- Labor Unions - Bus Drivers. Assumption: Bus driver labor unions are primarily concerned with sufficient funding for their transit systems. This tax benefit would increase ridership and therefore provide more funding to public transportation systems. 
- Associations - Automobile Manufacturers. Assumption: Now that Congress has made the tax benefit equal for parking and mass transit, it will likely lead to fewer drivers. This could lead to less demand for private vehicles. 
- Associations - Vehicle Parts Suppliers. Assumption: Fewer drivers and drivers using their cars left often will reduce the need for car repairs. 
- Labor Unions - Parking Attendants. Assumption: Increasing demand for mass transit will decrease demand for driving and therefore for parking, limiting the need for parking attendants. 
- Labor Unions - Road Workers. Assumption: The tax benefit will increase the number of public transportation users and decrease the number of drivers, therefore decreasing the need for additional road construction. 
- Commuter Mode Choice and Free Car Parking, Pubic Transportation Benefits, Showers/Lockers, and Bike Parking at Work: Evidence from the Washington, D.C. Region Hamre, Andrea. Buehler, Ralph. (2014). Journal of Public Transportation, Vol. 17, No. 2, 2014. Analyzes commuter preferences based on commuter tax benefits, as well as other employer-offered benefits related to transit and commuting.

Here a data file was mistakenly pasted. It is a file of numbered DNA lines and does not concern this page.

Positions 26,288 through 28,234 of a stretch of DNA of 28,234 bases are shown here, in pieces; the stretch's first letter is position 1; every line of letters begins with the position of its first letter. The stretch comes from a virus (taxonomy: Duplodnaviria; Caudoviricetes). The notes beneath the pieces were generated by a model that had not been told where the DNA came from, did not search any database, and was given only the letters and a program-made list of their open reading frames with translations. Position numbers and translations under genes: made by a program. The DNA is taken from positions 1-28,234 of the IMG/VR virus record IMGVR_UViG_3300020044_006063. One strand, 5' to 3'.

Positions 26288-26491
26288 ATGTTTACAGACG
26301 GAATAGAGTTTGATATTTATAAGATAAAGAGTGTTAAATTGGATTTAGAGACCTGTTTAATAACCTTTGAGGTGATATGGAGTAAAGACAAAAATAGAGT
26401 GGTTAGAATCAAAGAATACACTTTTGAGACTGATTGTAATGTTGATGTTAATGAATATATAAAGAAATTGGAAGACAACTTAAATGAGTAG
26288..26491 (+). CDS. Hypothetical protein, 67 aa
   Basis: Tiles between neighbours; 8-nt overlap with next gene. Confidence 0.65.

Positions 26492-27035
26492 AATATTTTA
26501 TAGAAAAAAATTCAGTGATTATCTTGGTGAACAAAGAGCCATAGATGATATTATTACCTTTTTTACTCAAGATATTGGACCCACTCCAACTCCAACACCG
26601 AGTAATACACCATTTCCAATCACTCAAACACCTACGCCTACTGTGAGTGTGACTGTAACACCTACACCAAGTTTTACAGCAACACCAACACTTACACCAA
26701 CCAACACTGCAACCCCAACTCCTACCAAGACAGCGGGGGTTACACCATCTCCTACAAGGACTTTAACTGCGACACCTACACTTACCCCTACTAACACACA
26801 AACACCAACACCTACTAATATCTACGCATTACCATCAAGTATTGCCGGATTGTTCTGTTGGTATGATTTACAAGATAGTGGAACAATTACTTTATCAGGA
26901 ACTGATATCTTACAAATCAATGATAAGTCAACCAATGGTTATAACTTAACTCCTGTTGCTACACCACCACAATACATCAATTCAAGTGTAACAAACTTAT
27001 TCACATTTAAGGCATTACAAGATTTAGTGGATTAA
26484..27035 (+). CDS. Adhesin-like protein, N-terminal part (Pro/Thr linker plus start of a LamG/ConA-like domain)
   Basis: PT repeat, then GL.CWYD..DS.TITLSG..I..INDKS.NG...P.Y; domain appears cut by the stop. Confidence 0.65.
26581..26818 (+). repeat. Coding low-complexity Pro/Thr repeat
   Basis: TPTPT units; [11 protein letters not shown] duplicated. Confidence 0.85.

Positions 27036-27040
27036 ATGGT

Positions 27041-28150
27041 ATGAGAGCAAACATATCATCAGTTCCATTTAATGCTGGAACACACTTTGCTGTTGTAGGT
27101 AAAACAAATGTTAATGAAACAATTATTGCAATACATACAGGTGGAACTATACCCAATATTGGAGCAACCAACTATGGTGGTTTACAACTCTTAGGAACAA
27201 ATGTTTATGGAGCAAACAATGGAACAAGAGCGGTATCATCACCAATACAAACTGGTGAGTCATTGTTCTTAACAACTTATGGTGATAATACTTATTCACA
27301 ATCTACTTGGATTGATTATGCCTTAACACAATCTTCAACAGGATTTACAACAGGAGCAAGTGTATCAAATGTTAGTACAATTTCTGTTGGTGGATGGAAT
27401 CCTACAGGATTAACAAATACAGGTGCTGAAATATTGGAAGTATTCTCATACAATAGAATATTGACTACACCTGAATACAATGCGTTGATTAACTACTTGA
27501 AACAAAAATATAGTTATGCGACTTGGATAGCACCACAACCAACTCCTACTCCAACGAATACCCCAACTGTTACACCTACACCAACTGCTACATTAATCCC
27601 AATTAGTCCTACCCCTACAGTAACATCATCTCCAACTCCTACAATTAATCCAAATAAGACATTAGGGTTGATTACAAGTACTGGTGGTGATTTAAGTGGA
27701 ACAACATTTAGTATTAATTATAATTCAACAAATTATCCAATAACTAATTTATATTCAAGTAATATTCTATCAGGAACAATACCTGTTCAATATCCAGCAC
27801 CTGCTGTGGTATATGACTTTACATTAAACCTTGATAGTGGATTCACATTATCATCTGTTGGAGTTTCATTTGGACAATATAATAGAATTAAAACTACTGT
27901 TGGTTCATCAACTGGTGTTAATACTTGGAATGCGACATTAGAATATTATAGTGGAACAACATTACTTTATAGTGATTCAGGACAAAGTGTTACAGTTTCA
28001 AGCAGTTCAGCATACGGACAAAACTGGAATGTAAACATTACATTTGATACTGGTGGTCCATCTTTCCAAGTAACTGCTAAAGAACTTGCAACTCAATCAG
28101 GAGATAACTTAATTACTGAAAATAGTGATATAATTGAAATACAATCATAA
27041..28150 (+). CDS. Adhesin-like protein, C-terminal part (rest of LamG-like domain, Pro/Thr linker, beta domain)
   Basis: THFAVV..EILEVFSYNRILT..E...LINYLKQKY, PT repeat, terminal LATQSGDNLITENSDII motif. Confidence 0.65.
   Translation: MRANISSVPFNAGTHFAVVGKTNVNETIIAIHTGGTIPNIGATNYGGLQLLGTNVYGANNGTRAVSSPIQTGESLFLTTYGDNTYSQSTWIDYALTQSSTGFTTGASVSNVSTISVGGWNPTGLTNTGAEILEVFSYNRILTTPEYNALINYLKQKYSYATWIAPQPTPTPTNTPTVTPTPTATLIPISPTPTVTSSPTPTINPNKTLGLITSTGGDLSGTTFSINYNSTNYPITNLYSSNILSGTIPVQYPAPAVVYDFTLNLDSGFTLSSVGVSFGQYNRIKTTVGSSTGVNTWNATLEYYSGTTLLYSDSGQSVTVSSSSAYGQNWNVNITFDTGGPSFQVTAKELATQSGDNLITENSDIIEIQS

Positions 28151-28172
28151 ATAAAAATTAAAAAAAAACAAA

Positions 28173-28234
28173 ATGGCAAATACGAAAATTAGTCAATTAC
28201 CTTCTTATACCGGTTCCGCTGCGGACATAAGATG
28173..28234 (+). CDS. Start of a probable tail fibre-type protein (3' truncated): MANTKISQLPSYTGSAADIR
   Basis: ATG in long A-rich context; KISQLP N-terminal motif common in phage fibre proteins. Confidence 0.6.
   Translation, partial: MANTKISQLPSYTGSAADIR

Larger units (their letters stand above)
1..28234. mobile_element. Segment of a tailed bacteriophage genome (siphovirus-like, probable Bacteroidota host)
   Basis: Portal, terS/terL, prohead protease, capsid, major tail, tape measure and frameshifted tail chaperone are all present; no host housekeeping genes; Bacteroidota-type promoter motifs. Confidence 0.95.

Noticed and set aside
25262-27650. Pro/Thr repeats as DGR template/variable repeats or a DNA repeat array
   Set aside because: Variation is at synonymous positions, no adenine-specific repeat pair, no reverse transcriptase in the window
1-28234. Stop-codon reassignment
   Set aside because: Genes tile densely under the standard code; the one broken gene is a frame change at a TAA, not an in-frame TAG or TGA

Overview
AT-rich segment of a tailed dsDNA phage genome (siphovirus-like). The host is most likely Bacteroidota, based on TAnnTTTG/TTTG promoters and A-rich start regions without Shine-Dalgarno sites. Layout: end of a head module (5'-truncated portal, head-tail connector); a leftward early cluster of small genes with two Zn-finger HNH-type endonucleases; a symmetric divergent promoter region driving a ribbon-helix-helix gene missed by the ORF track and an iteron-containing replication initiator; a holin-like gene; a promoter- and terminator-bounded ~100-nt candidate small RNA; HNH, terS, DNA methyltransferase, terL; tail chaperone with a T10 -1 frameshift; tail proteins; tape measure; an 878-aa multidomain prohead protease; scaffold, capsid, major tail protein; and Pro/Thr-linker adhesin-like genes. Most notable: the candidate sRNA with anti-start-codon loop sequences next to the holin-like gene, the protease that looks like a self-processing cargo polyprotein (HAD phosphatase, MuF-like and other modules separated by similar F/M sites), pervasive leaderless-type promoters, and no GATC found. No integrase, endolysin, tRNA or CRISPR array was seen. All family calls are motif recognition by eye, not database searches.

- Costs and Benefits of Employment Transportation for Low Wage Workers: An Assessment of Job Access and Public Transportation Services Thakuriah, Piyushimita. Persky, Joseph. Soot, Siim. Sriraj, P.S. (2013). Evaluation and Program Planning, Volume 37, April 2013, Pages 31-42. Examines the connection between transportation systems, employment, and the economy.
- Who Should Authorize a Commuter Tax? Gillette, Clayton. (2010). University of Chicago Law Review, 77:223, January 2010. Analyzes the effect of commuter taxes, which are generally put into effect at the state level. Commuter taxes levied on residents and non-residents affect public transit usage and the local economy.
- Commuting Related Fringe Benefits in the Netherlands: Interrelationships and Company, Employee, and Location Characteristics Nijland, Linda. Dijst, Martin. (2015). Transportation Research, Part A 77, 2015, 358-371. Explores various fringe benefits in the Netherlands, including tax benefits and teleworking options, and their effects on sustainability.